I don't understand how she would have written an excellent (in my view) DBQ for PTSD, but then fail to tie it to the conceded stressors... I don't have a preference whether she chooses "PTSD" or the (diagnosed) "Major Depressive Disorder with Anxiety Distress" as my disability. I remain confused why she would state an "Opinion", yet in the next sentence indicate she doesn't have enough evidence to connect to in-service stressors.

I continue to appreciate any one who can help me to understand what I preceive to be conflicting statements in the report. I would also appreciate any advice/suggestions/recommendations regarding what steps I should anticipate taking. 

With genuine thanks for all who help other Veterans on this site!!!

Ray 

 

 

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6 hours ago, Ray_USMC_1968 said:

Thank you to Vync and Vetquest for taking your time to reply to my original posting. 

Some additional information that may be helpful: This was the 3rd C&P for the same claimed disability. The first two were done by 3rd party examiners (LHI and QTC). I challenged each of them based on having used DSM-IV instead of DSM-V. The cut and paste shown in my posting is directly from the latest C&P, examiner is a VHA Psychologist. Her diagnosis matches the diagnosis my VHA Psychiatrist has in my VHA treatment records... Both of those also match what is in my Vet Center counselor's clinic notes...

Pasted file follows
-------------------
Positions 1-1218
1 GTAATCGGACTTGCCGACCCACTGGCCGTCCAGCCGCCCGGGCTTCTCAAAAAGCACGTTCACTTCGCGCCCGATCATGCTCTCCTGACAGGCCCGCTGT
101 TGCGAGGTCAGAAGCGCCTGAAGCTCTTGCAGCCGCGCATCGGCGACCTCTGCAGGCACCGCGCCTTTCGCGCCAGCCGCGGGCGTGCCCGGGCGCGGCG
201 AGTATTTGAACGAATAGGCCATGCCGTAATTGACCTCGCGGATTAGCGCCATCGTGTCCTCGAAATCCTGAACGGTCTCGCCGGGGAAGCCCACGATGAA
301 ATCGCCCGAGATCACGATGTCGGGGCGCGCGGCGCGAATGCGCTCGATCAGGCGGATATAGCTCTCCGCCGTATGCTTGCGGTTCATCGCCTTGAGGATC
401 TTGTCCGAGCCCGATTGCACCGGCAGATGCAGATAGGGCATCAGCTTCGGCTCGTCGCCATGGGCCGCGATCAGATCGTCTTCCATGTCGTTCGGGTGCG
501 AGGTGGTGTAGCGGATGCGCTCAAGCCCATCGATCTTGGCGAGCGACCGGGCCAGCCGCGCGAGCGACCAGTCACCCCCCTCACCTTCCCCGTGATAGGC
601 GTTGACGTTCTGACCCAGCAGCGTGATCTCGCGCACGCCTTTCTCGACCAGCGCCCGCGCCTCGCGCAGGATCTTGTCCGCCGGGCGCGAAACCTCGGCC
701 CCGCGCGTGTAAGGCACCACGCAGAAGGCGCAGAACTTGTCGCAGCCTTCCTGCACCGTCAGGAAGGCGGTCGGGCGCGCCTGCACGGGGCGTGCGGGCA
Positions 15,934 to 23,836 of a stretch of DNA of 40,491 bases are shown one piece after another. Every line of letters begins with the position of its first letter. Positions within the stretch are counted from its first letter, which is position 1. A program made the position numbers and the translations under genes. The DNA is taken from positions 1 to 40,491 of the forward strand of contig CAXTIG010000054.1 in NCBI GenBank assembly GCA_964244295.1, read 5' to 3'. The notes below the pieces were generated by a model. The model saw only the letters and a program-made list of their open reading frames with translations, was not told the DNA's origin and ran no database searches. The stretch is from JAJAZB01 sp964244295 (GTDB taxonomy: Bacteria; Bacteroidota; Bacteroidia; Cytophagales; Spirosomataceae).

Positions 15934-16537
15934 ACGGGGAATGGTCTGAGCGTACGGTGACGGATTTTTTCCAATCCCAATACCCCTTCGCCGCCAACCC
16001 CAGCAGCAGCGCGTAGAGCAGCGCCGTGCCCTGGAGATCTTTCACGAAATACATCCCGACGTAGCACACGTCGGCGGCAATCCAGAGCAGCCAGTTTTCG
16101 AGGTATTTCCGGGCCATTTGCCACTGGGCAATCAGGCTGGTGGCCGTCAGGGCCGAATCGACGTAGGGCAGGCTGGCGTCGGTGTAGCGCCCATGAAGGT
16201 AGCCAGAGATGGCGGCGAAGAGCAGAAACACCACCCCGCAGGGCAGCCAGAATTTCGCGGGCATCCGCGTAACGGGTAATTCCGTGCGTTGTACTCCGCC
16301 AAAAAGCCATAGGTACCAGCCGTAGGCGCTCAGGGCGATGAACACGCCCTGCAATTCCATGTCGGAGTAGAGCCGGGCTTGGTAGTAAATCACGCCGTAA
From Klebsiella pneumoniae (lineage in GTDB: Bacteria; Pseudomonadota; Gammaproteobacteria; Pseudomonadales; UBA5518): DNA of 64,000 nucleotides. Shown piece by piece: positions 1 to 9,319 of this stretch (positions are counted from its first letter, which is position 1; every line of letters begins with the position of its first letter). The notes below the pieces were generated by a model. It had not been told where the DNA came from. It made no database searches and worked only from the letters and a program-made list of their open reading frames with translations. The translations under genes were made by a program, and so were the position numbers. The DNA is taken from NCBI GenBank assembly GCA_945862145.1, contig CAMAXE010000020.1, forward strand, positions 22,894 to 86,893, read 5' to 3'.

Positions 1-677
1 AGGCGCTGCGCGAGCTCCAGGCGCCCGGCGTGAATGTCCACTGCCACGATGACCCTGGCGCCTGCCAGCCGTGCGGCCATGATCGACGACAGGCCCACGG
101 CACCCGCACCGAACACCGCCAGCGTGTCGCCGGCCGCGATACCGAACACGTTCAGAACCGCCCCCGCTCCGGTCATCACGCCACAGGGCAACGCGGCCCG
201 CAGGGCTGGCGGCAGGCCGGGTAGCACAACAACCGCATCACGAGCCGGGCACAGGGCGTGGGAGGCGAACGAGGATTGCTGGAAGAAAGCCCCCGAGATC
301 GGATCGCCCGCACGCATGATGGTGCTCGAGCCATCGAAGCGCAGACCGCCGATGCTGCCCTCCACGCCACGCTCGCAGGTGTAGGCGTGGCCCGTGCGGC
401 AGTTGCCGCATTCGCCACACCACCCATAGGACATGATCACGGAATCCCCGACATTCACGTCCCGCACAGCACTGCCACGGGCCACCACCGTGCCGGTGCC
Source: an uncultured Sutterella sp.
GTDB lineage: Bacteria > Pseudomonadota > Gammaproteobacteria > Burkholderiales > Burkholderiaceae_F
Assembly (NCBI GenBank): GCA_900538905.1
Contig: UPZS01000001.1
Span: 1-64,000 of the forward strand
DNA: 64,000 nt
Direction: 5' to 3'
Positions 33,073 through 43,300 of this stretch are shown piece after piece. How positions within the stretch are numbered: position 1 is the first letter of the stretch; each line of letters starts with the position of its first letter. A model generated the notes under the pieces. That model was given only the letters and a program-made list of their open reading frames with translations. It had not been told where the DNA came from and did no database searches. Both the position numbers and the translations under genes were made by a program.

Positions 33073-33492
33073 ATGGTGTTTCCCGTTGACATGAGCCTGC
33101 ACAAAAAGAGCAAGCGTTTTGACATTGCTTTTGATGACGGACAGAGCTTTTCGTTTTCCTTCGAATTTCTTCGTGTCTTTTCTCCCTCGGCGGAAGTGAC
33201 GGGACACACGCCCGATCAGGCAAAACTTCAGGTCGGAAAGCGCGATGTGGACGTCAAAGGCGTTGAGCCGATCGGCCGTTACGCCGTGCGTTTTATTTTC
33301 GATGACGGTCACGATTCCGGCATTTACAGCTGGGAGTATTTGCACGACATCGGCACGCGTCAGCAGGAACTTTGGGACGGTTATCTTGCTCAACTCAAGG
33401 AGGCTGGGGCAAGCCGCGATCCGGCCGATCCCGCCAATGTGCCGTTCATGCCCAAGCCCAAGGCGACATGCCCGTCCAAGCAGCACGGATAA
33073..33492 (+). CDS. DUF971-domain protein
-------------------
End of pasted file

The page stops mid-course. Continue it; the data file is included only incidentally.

I have zero combat assignments; my stressors were non-combat related; they occurred in-service and are supported by 3 buddy statements plus in-service treatement records showing diagnosis of "Anxiety" and "Depression." I received psychiatric treatment as well as prescriptions for treatment in-service... My discharge (in 1969) was for a mental health disorder though they tagged me with a personality disorder (PD) discharge. Since PTSD wasn't recognized in 1969, my current counselors have appeared to overcome that PD misdiagnosis. Personality disorders apparently don't just 'go away.' 

I am probably not going to be able to contest this C&P examiner's credentials since she was at one of the VAMCs. I also want to believe she knows what she is doing. 

I don't understand how she would have written an excellent (in my view) DBQ for PTSD, but then fail to tie it to the conceded stressors... I don't have a preference whether she chooses "PTSD" or the (diagnosed) "Major Depressive Disorder with Anxiety Distress" as my disability. I remain confused why she would state an "Opinion", yet in the next sentence indicate she doesn't have enough evidence to connect to in-service stressors.

I continue to appreciate any one who can help me to understand what I preceive to be conflicting statements in the report. I would also appreciate any advice/suggestions/recommendations regarding what steps I should anticipate taking. 

With genuine thanks for all who help other Veterans on this site!!!

Ray 

 

 

The examiner's nexus is inadequate and; to be honest, shows the examiner's gross incompetence of how to write a nexus of opinion. 

The examiner did not correctly use "not due to" or "less likely than not" in her nexus. Therefore, that's an inadequate nexus of opinion. Furthermore, to allude to, that a determination could not be made because of pre-military history? Is wrong and unlawful.